Apple won't win fight against EU over USB-C

Apple won’t win fight against EU over USB-C

Tech giant Apple most likely won’t be able to win its fight against the EU over USB-C, claims a report by Android Authority. This comes even as Europe is hoping to pass a proposal that would make it mandatory for smartphone manufacturers to make USB-C the charging standard for wired charging, something which could be a blow to Apple’s own business of iPhone-compatible Lightning cables.

Hoping to Reduce Environmental Impact

The reason behind the proposal is to allow users to reuse their cables and chargers, thereby reducing the need for a new charger for every new smartphone purchased. This, they hope, will further help them cut back on the e-waste generation. And it’s not just limited to smartphones, as portable speakers, headphones, and tablets have also been targeted.

The proposal has left Apple protesting about innovation being stifled, it’s claims being shot down quickly by Anna Cavazzini, Chair, European Parliament’s Consumer Protection Committee. Cavazinni has said that the rules would be adapted should something better than the current USB-C emerge.

A Losing Battle

At the same time, it anyway seems that Apple is fighting a losing battle, seeing as how the company itself is moving away from Lightning, and that too, of its own accord (since the proposal won’t come into effect until at least 2024). Nearly all iPhones (expect the iPhone 13 line) and iPads (expect the 10.2-inch “budget” model) have apparently switched to USB-C, as have the Beats Studio Buds and Beats Flex. Lightning ports are still available on AirPods, Powerbeats Pro, and iPad Touch.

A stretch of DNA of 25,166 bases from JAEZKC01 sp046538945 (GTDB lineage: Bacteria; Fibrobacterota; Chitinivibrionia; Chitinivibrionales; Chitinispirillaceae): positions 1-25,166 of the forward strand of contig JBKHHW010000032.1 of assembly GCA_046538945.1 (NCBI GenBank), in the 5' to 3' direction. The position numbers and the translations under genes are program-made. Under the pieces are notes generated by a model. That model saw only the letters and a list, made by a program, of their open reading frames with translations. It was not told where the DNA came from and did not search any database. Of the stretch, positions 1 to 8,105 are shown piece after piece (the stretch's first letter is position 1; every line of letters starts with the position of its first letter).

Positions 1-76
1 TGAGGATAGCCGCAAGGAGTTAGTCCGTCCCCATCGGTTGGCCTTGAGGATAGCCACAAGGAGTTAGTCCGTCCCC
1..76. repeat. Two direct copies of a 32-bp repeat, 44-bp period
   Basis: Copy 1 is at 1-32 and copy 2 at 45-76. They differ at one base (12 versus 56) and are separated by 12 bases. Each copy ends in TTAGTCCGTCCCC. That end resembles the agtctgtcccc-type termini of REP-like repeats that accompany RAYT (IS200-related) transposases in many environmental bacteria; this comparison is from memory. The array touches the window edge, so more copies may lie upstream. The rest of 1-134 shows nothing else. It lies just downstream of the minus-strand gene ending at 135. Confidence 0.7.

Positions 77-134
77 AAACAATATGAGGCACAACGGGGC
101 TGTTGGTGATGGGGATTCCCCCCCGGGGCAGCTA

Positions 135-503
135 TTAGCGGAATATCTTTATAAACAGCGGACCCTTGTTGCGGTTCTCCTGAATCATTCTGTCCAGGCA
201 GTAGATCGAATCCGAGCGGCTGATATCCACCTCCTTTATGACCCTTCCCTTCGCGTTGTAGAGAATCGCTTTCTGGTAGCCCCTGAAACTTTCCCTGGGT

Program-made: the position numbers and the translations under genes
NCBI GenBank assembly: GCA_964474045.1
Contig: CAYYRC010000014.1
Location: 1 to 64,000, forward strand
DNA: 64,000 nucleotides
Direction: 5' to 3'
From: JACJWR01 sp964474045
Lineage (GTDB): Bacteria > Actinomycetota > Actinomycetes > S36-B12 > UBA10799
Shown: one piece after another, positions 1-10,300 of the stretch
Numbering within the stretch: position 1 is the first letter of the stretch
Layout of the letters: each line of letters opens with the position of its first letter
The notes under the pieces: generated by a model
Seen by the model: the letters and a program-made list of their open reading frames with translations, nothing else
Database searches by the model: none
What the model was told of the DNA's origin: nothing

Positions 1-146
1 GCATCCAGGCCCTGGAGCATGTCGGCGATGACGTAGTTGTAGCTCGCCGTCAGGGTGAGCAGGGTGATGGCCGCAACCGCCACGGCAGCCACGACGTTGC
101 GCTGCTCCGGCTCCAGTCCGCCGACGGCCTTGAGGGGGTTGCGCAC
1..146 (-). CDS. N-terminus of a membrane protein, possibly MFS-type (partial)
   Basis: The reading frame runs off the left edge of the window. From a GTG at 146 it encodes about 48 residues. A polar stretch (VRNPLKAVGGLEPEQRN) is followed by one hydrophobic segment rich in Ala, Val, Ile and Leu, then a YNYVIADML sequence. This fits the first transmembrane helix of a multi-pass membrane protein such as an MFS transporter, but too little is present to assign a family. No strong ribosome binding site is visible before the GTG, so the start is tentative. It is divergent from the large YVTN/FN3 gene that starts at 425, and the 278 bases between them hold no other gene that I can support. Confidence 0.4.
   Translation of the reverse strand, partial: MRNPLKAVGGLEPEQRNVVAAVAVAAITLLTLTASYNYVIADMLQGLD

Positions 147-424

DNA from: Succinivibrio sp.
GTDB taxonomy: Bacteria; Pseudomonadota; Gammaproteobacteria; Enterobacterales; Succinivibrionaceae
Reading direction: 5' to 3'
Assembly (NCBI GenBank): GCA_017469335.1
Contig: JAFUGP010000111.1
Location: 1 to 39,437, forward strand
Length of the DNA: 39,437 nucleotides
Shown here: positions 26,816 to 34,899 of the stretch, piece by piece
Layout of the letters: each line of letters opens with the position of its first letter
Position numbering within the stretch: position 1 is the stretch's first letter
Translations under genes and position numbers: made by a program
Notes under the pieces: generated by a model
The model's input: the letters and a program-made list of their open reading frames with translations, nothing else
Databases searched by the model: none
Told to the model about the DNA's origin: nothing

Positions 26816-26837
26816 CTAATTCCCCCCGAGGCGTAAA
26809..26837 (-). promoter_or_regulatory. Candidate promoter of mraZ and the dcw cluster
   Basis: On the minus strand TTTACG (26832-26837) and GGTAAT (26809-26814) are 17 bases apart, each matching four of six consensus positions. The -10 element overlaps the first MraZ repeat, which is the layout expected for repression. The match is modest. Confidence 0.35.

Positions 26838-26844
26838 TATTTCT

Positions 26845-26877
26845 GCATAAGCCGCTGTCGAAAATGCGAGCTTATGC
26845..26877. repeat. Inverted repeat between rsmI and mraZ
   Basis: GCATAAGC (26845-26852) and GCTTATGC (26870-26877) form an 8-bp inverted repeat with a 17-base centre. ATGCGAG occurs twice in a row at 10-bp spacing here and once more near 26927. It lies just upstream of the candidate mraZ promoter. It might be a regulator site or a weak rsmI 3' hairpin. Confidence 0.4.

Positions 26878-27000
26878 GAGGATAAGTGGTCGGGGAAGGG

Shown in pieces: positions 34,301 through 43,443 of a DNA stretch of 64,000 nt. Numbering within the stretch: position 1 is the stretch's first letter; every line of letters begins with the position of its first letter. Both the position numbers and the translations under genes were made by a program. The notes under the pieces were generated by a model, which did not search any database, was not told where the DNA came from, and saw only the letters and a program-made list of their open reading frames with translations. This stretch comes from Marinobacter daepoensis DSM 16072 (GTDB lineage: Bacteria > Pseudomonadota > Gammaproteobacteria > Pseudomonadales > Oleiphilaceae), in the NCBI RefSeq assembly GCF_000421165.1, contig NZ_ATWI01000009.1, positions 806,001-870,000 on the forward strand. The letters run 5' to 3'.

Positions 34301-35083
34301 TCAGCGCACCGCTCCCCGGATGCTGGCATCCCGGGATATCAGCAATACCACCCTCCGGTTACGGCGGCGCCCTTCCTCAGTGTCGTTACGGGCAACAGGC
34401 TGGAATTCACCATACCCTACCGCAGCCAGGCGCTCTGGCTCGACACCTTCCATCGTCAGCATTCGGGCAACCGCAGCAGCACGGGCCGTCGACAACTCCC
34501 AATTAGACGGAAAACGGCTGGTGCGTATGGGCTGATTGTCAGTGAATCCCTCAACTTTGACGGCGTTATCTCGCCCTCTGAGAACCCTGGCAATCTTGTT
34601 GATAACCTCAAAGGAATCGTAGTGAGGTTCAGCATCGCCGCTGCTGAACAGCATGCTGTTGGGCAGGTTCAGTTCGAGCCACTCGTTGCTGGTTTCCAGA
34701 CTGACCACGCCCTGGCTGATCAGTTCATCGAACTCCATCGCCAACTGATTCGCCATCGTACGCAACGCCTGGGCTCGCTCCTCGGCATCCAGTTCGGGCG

Apple iPhone 13 will be facing stock shortage due to global chip shortage
Image Credits: Apple

And that’s not all, because the charging speeds provided by Lightning are also (currently) slower than those offered by Android through USB-C, with its maximum wattage for iPhone 13 (through a Lightning-to-USB-C cable) being 25 W, while Xiaomi’s Android model, Mi Mix 4 has already reached a wattage of 120W on its charger.

Moreover, data transfer speeds are also much lower than than the current USB-C data rates. Lightning ports are usually limited to a maximum of USB 3.0 speeds (which are capped at around 5Gbps), while the latest USB models have already reached 10Gbps. This would probably make itself evident when transferring videos from iPhone 13 Pro to iMac/PC, which will take over 50 minutes at USB 2.0 or five minutes over USB 3.0, as compared to a little over two minutes over a 10Gbps USB-C.

A Short-Lived Battle for Control?

But come to think of it, the conflict between Apple and the EU may be a short-lived one, with more and more people shifting to wireless charging. It is rumored that the next few years might see Apple go completely cordless, provided it amps up its tech first. Nevertheless, Apple is known to not like being forced into adopting specific technologies, and that might be the reason it’s clinging on to Lightning the way it is.